Suffolk County Council has approved a £50m bid to improve bus services across the region, with contactless payments and multi-operator ticketing introduced.
The proposal, which includes wider bus coverage, smart ticketing, and better evening and weekend services, falls under the Bus Service Improvement Plan (BSIP), and will be submitted to the UK government by the end of the month.
Councillor Richard Smith, cabinet member for economic development, transport and waste, at Suffolk County Council said the BSIP is a real opportunity to revitalise bus services in Suffolk.
“An efficient bus network is key in providing a viable alternative to the private car and encouraging people on to public transport,” he said.
“Developing areas such as rural services, plus developing features like smart ticketing to improve the passenger experience, will help increase the use of public transport which in turn can reduce congestion in our towns and provide a cleaner and greener environment.
“Transport is a significant contributor to carbon emissions; increasing the use of sustainable transport will play an important role in achieving carbon reduction in Suffolk.”
The funding bid is being made to the government’s £3bn fund, part of its Bus Back Better national bus strategy for England, outside of London. The council will be asking for a minimum of £50m over three years – £15m each for the first two years and £20m for the third.
Proposed features of the BSIP include reviewing service frequency on Suffolk’s key corridors, including evening and weekend services. The plans also propose simplified services, including regular timetabled buses and ‘demand-responsive’ services.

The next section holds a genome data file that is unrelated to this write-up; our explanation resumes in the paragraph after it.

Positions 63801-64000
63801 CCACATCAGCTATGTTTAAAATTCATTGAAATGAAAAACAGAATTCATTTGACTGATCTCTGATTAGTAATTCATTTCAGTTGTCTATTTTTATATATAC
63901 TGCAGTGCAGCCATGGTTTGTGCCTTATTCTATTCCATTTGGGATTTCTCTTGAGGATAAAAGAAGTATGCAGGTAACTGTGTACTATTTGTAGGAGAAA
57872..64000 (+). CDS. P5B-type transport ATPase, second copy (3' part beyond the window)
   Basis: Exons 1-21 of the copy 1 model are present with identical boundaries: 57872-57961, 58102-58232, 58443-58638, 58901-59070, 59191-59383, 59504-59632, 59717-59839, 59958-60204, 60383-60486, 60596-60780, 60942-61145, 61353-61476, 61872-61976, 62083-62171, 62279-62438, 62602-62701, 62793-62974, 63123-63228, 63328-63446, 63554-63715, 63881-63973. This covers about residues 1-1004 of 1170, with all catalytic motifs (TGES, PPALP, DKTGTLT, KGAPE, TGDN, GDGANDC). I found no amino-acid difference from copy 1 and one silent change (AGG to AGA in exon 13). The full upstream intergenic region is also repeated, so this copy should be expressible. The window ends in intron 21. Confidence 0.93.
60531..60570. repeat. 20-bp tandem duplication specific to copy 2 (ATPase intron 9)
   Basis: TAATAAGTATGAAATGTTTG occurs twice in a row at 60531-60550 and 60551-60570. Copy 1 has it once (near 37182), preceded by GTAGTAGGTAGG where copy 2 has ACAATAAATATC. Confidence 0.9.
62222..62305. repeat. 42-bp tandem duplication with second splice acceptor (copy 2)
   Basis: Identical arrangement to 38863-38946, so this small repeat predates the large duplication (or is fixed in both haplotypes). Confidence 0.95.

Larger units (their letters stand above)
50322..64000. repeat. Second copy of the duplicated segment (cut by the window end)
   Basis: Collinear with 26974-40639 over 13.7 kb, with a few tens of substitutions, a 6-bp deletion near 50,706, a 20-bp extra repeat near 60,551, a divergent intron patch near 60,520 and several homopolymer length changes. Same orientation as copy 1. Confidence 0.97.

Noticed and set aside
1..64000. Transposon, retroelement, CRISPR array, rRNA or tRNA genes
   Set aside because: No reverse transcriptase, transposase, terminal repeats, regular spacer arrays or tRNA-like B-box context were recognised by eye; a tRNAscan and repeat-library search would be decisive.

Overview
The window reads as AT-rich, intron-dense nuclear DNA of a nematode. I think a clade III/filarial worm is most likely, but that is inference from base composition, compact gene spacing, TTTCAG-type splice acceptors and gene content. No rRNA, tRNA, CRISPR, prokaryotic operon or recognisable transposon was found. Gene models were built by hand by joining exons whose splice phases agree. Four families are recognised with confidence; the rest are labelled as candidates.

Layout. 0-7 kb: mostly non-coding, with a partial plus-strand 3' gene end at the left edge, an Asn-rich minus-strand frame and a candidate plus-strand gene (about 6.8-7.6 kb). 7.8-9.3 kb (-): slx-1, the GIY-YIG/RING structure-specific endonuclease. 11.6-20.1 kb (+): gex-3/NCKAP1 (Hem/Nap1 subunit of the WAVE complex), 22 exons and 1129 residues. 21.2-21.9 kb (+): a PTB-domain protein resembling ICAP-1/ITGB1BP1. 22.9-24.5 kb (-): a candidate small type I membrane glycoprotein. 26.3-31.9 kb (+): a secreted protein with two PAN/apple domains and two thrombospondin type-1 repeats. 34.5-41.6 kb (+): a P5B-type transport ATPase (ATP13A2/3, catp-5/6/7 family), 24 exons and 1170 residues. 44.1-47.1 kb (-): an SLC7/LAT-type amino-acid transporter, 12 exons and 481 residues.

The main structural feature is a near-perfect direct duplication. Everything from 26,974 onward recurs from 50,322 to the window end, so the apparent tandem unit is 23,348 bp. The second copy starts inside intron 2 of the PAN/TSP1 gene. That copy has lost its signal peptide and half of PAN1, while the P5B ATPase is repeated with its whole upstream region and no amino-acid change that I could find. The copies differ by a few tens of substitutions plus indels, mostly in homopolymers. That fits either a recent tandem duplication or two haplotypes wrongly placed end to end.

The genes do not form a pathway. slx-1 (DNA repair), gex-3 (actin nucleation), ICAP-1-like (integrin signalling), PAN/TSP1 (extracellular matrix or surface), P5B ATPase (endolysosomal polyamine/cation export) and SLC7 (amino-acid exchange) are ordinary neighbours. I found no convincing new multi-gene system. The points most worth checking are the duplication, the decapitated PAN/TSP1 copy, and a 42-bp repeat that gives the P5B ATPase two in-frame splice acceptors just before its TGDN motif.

Under the BSIP, the council will consider expanding the experimental Katch electric demand-responsive bus, currently being trialled between Framlingham and Campsea Ashe for Wickham Market railway station to other rural areas.
It will also identify and implement bus priority opportunities and changes to parking on key corridors, with particular focus on the ‘last mile’ where buses are delayed by congestion approaching destinations.
Regarding ticketing the BSIP includes lower fares for those aged up to 25, contactless touch-on/touch-off ticketing, and daily fare caps and multi-operator ticketing. The council will also explore expanding rail and bus ticket options (PlusBus).
If funding is secured, it will also look to develop existing park and ride sites as mobility hubs and identify new ones to serve rural areas or new development sites. The council will also explore merging Ipswich’s two bus stations into one main hub.
The bid will be submitted to the government by October 31 for consideration. Following on from the submission of the BSIP, the council, bus operators and other stakeholders will work together to establish a countywide enhanced partnership.
This will enable the BSIP proposals to be delivered, building on experience gained from the existing Ipswich Quality Bus Partnership.